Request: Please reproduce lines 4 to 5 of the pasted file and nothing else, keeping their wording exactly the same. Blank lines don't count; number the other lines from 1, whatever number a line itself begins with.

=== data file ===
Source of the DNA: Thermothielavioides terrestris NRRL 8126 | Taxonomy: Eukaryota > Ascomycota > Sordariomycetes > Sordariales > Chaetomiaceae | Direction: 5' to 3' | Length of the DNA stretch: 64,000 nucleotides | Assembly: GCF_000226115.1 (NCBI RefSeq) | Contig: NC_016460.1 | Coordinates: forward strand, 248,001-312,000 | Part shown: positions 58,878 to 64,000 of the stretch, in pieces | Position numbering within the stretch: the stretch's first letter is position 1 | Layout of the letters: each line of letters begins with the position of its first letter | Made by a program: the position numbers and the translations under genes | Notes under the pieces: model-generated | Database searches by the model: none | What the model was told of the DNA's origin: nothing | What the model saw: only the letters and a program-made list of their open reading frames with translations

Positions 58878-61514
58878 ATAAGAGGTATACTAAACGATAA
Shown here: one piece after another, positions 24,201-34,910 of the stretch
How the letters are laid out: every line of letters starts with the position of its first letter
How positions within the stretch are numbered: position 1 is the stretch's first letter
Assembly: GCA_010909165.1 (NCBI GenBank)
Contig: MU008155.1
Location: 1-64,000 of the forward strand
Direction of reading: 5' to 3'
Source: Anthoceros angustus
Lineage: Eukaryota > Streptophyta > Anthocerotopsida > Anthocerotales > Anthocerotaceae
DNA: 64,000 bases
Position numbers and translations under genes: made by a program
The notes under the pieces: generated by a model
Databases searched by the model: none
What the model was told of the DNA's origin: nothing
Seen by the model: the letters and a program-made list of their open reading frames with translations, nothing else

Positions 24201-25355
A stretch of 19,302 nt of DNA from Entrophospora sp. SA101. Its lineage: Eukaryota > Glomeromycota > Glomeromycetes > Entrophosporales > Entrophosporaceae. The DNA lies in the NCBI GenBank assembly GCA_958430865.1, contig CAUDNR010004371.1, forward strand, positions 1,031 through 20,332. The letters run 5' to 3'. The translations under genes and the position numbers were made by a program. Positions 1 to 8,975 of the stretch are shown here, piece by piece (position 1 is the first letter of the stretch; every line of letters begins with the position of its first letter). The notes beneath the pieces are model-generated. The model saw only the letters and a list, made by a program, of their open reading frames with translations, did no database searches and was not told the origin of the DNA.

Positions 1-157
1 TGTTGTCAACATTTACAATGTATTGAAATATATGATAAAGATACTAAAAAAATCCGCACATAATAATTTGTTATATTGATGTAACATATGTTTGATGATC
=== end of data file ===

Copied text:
Shown here: one piece after another, positions 24,201-34,910 of the stretch
How the letters are laid out: every line of letters starts with the position of its first letter